|If I lived on this street in Brookline I don't think I would have left.|
Massholes: Writer Rage, the Pike, and the
Beauty of a Rotary.
(Rebecca Hoogs, Jonathan Crimmins, Andrew C. Gottlieb,
Julie Kane, and Susan Rich)
Five Bay State exiles will muse upon the
pleasures and perils of growing up Massholes,
and how that youth—whether spent in
Boston or the boondocks—influenced their
poetry and prose. The driving metaphor for
the panel will be driving—and panelists will
wax irreverent (and entertainingly) on the
rage, u-turns, rotaries and other poetic
devices. Some thick accents to be heard while
others will have been Eliza Doolittled away
through years at the other end of I-90.
|Really, grid lock is not a pretty thing|
I am amazed and so pleased that this panel has been accepted for AWP in Boston this winter. I am convinced that if I had stayed in Boston it would have been impossible for me to write poetry or to claim a legitimate writing life (without being approved of by the poetry elite). Leaving the city of Lowell and Plath, Bishop and Longfellow was not just useful but necessary to my poems.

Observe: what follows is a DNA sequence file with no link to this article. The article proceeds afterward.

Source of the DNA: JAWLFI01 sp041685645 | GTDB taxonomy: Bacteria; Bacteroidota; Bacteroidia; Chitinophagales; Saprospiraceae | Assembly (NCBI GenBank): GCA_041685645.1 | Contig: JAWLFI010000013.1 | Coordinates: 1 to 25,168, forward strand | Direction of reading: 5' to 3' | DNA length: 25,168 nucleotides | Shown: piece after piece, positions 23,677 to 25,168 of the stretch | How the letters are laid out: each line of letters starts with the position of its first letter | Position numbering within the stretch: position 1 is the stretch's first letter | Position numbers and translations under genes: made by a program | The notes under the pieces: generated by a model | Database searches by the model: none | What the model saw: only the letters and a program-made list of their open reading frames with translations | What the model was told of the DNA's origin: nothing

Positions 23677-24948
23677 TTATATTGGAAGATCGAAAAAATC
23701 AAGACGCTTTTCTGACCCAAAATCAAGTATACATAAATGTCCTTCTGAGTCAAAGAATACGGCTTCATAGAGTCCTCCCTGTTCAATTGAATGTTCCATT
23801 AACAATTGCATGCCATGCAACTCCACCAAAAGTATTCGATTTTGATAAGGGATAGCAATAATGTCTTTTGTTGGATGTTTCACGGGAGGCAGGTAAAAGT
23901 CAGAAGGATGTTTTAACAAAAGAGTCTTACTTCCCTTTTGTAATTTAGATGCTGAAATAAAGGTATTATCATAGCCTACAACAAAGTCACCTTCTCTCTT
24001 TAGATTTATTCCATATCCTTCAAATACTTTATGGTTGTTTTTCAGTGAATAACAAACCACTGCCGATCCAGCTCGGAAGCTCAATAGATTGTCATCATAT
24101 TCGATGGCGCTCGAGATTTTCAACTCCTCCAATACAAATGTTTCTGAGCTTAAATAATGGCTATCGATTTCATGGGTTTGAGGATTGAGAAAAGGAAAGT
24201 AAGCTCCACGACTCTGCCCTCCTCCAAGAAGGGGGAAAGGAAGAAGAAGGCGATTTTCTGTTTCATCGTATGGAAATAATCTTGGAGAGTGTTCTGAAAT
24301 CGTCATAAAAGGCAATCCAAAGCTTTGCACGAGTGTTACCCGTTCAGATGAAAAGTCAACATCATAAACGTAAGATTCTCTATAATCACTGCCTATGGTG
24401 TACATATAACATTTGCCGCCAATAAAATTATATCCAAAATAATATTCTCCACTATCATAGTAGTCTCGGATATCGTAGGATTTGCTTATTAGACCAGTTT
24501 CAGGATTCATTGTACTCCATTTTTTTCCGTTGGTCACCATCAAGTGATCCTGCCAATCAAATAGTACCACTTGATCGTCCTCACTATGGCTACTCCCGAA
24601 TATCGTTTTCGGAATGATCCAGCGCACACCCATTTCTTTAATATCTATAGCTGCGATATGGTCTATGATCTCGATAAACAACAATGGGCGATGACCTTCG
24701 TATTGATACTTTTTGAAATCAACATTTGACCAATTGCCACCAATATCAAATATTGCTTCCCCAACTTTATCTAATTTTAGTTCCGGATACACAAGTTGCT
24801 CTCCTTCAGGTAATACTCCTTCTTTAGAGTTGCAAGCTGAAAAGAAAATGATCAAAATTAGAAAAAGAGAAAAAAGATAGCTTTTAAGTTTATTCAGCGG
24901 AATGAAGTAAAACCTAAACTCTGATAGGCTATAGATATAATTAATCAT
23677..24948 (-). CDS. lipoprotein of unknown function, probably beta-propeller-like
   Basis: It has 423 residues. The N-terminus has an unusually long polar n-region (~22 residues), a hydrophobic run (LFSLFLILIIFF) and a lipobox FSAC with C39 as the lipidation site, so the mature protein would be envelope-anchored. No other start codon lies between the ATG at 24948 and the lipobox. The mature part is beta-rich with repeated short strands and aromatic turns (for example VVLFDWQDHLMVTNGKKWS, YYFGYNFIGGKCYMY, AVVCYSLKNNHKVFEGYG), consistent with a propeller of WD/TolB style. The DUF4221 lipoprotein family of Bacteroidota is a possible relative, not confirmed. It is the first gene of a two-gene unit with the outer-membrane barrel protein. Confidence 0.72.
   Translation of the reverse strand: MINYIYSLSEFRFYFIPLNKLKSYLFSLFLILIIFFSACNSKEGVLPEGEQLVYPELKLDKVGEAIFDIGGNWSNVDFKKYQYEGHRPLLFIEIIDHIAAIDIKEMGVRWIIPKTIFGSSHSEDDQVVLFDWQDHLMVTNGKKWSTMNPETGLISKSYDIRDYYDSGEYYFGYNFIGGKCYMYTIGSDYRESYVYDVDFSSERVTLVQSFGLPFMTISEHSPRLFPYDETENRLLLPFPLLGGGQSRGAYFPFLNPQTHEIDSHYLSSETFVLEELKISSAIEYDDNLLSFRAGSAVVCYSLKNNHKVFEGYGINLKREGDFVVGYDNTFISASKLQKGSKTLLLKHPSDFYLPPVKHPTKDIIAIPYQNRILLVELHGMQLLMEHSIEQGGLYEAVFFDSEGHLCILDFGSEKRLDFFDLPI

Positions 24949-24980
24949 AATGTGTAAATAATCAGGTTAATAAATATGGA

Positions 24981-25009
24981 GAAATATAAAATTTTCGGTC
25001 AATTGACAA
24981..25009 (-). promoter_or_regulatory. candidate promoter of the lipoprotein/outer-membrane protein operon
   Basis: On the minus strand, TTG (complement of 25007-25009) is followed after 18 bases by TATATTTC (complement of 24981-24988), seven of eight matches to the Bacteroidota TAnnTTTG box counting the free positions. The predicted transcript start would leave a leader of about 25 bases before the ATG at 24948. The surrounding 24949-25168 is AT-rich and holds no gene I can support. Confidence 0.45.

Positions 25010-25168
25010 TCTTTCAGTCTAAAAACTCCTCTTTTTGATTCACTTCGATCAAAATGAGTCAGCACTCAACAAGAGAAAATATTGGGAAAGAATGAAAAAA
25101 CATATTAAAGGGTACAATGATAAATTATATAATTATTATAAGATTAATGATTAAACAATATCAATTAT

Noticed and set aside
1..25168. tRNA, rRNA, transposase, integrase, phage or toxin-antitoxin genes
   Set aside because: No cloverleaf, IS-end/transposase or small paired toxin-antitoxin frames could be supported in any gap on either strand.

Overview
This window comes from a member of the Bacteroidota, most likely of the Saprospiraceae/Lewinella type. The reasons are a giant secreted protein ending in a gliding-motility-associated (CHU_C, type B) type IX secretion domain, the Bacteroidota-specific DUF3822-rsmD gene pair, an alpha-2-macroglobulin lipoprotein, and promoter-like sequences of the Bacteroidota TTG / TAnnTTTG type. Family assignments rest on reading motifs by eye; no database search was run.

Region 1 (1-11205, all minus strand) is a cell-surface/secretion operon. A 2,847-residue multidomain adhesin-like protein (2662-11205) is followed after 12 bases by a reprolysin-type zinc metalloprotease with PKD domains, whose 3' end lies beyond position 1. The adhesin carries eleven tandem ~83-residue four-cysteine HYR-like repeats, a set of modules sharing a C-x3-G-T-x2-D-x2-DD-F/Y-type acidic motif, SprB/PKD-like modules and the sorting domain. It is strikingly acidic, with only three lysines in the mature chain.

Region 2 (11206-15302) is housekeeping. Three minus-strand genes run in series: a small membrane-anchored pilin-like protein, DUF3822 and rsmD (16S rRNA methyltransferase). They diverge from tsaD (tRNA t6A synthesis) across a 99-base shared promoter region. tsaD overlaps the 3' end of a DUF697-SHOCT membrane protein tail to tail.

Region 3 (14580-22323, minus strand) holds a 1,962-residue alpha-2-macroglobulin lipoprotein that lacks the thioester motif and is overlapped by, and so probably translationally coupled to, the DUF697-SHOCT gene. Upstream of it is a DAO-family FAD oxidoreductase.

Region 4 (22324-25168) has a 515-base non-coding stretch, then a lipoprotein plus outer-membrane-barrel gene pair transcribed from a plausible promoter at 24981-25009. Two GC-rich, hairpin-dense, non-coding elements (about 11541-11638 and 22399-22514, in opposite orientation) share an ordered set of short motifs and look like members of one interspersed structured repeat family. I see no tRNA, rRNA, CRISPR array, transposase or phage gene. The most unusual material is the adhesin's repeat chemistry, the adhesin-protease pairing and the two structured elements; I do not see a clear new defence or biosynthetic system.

There has been a fair bit of talk about which panels got accepted this year and which did not. As my friend January O'Neil said in jest, "it's all about the name." Look at her accepted panels here.
I'll also say that my name was put forward on three different panels and only one made it. AWP let everyone know that they had more proposals this year than ever before -- over 1300 proposals for about 500 spots. It always seems a bit of a flip of the coin whose panel gets chosen and whose does not. My sense is to just go and enjoy what's on offer. I go every second or third year if I can make it work financially. It's an intense experience that I find both exciting and utterly exhausting. Since Boston (Brookline) is my hometown, I'm happy to have a reason to visit.
See you there?